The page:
104 pages, softcover
Numbered edition of 200
7 1/2 x 6 inches / 19 x 15.3 cm
Colour cover and inner pages
Includes a text by the artist
Copperheads is an artist's book which documents the most ubiquitous, although possibly least noticed, portrait in the United States: Abraham Lincoln's visage adorning the American penny which was introduced by the US Mint in 1909 on the occasion of Lincoln's centennial.
Although Lincoln's reputation as one of the most respected and revered political leaders in US history remains intact, the Lincoln penny does not command the same respect — it suffers the indignity of adorning the coin most likely to be found under the cushion of a couch or left behind on the edge of a sidewalk.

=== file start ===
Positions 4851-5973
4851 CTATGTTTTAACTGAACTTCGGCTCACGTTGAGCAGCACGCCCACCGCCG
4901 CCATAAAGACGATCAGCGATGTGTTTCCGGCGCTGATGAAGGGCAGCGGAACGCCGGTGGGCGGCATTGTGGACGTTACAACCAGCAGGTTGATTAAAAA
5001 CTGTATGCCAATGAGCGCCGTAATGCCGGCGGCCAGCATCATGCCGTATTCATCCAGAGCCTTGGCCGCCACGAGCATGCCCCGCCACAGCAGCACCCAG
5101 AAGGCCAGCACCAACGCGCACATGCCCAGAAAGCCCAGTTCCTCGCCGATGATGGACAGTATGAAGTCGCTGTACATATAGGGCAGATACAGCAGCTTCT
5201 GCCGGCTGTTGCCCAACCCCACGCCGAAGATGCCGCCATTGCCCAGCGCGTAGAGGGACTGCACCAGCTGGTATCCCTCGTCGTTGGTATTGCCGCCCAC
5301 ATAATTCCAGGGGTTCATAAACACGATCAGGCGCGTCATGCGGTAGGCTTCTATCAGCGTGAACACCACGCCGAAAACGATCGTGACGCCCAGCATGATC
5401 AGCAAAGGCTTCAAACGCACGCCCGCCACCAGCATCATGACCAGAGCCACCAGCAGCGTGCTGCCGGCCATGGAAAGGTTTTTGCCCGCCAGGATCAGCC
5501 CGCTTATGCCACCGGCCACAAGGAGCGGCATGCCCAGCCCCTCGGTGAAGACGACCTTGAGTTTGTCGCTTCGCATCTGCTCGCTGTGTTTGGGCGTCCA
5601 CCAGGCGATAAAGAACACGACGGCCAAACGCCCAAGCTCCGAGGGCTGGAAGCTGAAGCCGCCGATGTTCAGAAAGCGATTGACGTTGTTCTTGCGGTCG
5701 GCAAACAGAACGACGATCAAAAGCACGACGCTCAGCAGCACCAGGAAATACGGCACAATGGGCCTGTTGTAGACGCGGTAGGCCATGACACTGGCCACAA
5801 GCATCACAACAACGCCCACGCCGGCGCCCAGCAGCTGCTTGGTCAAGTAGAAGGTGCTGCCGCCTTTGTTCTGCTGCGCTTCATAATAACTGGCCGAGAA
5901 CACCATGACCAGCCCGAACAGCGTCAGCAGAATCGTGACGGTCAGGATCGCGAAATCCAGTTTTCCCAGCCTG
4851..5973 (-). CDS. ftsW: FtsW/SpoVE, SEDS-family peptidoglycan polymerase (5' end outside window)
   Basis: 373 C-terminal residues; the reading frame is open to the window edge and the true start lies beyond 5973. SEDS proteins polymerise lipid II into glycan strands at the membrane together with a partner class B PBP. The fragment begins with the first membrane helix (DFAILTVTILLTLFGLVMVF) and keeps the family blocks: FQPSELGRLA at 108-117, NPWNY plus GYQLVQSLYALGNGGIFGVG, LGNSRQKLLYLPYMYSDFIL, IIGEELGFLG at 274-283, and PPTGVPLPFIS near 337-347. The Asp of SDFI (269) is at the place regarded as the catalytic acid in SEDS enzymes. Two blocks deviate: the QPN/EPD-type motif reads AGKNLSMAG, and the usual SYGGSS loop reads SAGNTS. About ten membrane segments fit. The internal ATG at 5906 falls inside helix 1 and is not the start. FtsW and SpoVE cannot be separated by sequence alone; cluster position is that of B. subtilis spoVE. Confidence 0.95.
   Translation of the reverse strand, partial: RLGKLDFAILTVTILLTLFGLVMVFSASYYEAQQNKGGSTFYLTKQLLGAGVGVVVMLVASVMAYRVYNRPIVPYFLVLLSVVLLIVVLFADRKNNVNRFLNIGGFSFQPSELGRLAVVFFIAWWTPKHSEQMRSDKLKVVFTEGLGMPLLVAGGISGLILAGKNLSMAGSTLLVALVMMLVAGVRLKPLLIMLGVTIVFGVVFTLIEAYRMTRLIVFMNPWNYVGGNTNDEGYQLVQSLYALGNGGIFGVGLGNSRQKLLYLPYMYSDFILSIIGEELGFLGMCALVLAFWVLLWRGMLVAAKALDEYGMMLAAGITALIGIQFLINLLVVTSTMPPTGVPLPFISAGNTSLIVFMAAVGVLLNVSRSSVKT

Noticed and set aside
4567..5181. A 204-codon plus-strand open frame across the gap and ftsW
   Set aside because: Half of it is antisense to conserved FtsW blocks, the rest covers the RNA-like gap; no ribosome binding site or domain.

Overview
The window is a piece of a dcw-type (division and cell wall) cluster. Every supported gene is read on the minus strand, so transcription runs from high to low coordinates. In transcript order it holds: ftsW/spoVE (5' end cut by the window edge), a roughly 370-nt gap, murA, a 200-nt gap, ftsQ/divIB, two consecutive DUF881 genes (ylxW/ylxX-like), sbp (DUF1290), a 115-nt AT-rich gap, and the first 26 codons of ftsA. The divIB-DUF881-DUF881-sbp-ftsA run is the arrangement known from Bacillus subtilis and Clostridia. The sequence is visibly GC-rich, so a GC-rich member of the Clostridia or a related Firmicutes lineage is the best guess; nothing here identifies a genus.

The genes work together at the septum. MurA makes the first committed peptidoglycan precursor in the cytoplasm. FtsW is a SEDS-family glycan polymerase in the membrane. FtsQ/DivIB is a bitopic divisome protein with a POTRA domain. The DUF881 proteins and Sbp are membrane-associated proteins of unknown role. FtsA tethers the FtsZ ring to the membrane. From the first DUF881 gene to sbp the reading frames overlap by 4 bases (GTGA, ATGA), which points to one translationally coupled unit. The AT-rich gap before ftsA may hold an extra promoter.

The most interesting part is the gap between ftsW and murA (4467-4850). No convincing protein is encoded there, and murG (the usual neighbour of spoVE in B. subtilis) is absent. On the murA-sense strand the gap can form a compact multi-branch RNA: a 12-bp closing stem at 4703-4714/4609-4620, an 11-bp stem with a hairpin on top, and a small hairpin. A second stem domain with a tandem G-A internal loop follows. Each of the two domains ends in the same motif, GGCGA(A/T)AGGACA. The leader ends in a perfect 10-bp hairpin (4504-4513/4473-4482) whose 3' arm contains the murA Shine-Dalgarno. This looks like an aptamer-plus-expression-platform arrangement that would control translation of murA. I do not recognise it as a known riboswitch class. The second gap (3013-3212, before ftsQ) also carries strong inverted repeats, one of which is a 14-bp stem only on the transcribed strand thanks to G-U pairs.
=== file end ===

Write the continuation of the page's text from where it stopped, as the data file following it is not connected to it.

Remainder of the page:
In the early 90s, Moyra Davey began collecting pennies she found in the streets of New York and then focused her macro lens on Lincoln's severely nicked, scarred and oxidized profile creating close up portraits (of the portrait) which challenged the ideas of history, value and legacy.
It's worth noting that the during the late 80s (a time remembered for its excessiveness) and the early 90s (a time when the US economy was in a tailspin) various iconic representations of currency were functioning as metaphors for the state of things, particularly in the New York art world where the Copperhead photographs were first exhibited at American Fine Arts, Co. Ltd. in 1994.
Davey has stated: "I shot the pennies on a copy-stand with a raking light; I would take the film to a lab in Chinatown that made small, white-bordered prints. Though I was not making much revenue from them (the prints), I thought of the Copperheads in some way as my own counterfeit, a deeply satisfying reverie of self-sufficiency, a bit like the shit-to-gold fantasy whereupon the dirtier and grimier the penny, the greater its potential for transformation and surprise."
This book is the only publication to feature the entire collection of 100 Copperheads photographs, other than the original suite which exits only in an edition of 3.